Report an occupational injury to your employer immediately. If there is a significant delay between your injury and filing a workers’ compensation claim, the insurance provider could use this as an excuse to make it unnecessarily difficult for you to obtain workers’ comp benefits. They may even deny your claim altogether. After suffering a work injury, your next best steps include:
- Promptly report the accident and injury to your employer or supervisor
- Seek medical help as soon as possible after the accident
- File a workers’ compensation claim if you are eligible
- Contact an attorney to determine all avenues for compensation
If you get hurt at work and your situation is complicated, or you are unsure what to do next, Morgan & Morgan is in your corner. We could help you file a workers’ comp claim, appeal a denial, and determine other ways to seek compensation.
Filing a Workers’ Comp Claim After a Work Injury
The workers’ compensation claims process can differ slightly from one state to another. However, the general steps of filing a workers’ comp claim include:
- Notifying the employer and completing the necessary documents for filing a claim
- Receiving medical help and undergoing an independent medical examination
- Waiting for the insurance company to determine benefits (typically 4-6 weeks)
The timeline for filing a workers’ compensation claim can be a year or less, depending on where you live. Therefore, you should file a workers’ comp claim as soon as possible.
Unfortunately, workers’ comp claim denials are not uncommon. Reasons for denials can include a missed filing deadline, lack of medical evidence, and others. Receiving a denial notice can be upsetting. However, if this happens to you, do not despair. An experienced workers’ comp attorney from Morgan & Morgan can help you navigate the appeals process, represent you in hearings, and gather the medical evidence required.
Benefits for Injured Workers
Workers’ compensation benefits can reimburse injured employees for medical costs, wage losses, and other injury-related expenses. Benefits can include:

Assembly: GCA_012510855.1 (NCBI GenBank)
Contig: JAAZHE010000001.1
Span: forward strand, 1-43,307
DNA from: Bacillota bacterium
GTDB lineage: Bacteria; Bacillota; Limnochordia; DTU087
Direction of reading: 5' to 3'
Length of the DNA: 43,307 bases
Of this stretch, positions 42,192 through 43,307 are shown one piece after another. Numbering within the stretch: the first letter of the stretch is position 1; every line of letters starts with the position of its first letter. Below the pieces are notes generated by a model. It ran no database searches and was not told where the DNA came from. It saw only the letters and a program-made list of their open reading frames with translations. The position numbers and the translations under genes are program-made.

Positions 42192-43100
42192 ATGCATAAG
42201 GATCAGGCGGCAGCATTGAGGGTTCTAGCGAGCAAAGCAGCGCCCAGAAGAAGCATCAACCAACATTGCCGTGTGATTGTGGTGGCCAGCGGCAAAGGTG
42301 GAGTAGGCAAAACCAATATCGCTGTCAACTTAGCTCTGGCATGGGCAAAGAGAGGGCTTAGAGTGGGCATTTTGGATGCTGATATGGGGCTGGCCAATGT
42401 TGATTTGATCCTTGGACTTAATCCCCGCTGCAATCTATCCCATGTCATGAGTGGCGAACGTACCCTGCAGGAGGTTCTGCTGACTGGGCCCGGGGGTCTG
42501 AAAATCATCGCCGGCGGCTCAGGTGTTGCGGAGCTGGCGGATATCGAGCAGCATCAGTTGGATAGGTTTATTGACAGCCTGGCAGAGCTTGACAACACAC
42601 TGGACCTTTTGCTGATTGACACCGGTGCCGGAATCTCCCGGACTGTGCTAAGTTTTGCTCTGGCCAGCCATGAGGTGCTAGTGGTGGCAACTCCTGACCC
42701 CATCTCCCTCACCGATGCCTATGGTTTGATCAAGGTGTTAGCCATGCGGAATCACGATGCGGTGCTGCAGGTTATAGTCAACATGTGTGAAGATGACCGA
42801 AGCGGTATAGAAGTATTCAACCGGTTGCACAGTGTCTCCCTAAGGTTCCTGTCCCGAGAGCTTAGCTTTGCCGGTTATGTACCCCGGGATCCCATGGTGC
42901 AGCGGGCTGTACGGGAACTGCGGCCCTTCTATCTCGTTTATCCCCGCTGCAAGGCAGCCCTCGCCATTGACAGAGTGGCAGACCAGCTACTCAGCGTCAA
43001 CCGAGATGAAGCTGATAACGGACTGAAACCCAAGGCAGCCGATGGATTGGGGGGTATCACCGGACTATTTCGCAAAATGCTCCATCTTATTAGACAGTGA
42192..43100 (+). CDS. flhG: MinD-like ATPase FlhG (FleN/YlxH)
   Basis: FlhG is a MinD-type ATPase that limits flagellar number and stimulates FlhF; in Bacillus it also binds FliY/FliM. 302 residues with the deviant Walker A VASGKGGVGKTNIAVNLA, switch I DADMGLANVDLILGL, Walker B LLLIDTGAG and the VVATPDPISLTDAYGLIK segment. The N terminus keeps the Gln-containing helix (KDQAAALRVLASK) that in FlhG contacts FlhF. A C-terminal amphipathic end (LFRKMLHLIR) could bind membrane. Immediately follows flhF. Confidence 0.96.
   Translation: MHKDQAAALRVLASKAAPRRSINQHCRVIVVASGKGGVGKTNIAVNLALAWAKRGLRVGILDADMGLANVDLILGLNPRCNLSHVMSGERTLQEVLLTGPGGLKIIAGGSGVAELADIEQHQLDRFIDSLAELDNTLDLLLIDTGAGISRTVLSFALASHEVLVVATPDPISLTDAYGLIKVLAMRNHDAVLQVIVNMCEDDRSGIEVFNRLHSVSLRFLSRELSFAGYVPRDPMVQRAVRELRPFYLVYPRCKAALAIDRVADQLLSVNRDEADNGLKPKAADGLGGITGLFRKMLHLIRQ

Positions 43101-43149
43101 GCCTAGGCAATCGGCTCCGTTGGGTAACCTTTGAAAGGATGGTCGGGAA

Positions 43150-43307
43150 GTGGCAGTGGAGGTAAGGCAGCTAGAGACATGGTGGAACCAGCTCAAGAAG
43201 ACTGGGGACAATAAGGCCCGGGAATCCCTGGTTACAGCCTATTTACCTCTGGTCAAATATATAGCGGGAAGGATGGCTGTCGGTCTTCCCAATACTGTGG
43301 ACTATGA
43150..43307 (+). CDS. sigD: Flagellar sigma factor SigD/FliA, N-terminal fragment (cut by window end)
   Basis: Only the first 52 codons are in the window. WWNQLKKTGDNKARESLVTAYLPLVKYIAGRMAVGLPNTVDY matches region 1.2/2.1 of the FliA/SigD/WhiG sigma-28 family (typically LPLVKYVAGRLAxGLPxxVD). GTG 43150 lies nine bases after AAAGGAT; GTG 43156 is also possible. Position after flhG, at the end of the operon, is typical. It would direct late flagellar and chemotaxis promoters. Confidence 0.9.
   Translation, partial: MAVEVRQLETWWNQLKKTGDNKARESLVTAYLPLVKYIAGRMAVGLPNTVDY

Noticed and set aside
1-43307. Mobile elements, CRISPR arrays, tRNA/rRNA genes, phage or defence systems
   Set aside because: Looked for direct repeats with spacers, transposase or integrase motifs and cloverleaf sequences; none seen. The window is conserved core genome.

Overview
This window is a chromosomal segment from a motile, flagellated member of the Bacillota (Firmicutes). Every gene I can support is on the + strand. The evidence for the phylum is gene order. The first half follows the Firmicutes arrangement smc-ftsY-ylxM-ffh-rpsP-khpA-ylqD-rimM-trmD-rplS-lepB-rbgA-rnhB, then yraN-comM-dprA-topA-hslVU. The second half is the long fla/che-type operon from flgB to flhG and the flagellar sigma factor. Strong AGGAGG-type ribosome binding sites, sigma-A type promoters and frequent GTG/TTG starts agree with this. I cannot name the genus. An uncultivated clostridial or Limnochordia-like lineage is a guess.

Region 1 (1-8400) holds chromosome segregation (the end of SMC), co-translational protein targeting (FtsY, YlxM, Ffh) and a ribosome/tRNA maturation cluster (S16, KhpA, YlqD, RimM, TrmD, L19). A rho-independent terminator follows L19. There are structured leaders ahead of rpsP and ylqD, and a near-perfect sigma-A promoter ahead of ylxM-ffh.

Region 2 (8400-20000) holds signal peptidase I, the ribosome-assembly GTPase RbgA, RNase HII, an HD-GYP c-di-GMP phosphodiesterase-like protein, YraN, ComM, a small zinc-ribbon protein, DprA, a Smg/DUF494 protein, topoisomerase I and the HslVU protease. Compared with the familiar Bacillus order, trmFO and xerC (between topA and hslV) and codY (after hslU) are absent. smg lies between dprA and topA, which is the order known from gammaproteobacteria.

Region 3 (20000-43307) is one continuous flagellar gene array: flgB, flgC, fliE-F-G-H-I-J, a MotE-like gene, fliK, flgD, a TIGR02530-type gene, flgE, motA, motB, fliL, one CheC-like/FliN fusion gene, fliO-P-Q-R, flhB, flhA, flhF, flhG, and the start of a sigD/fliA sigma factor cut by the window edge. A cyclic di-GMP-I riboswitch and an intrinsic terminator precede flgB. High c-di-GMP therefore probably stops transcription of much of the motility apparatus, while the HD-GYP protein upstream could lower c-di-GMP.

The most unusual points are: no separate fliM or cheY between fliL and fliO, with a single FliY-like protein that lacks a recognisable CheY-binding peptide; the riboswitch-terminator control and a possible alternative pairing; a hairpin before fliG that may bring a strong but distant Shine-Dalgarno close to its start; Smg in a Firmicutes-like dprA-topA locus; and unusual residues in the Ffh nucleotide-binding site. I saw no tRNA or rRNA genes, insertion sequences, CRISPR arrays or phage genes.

Wage Replacement Payments
If you need time off work to recover from a work injury, you could be entitled to various income replacement benefits, depending on the scope of your injuries. While benefits differ depending on the state, workers are generally entitled to:
- Temporary disability benefits
- Long-term or lifetime disability benefits
- Supplemental income if you can only work in a reduced capacity
How much you receive will depend on several factors, such as your weekly wage, whether you can return to work, and the severity of your injuries. However, in most states, you could receive two-thirds of your average weekly salary in workers' comp benefits up to a certain cap.
Workers’ compensation generally pays for all your medical expenses connected to a work injury, which can include hospital stays, medications, medical devices, and ongoing care.
Employee death benefits can vary by state. However, most states offer some compensation to the surviving family of a worker. Spouses and dependents are generally eligible for death benefits, such as burial expenses and cash payments up to two-thirds of the deceased worker’s weekly wage.
How Morgan & Morgan Can Help Injured Workers
When you get severely hurt at work, you need an advocate to help you discover all options for recovering the compensation you truly deserve. Filing a workers’ compensation claim can be the first and best option for workers. However, if you are an independent contractor or your employer was uninsured, filing a personal injury lawsuit could be crucial for getting fair compensation.
Morgan & Morgan can be by your side whether you need help with a complex workers’ comp claim or want to sue those responsible for your injury. Our dedicated employment attorneys can:
- Assist you in obtaining appropriate medical treatment
- Identify all your options for recovering compensation
- Gather and organize the required medical evidence for your claim
- Communicate with your workers' compensation insurance company
- Help you receive a fair impairment rating
- Represent and coach you for workers' comp appeal hearings
- File a personal injury lawsuit, if appropriate
Our attorneys leave no stone unturned in getting justice and compensation for America’s injured workers. We want to help you receive what you deserve after an occupational injury so you can move forward with your life and provide for yourself and your loved ones.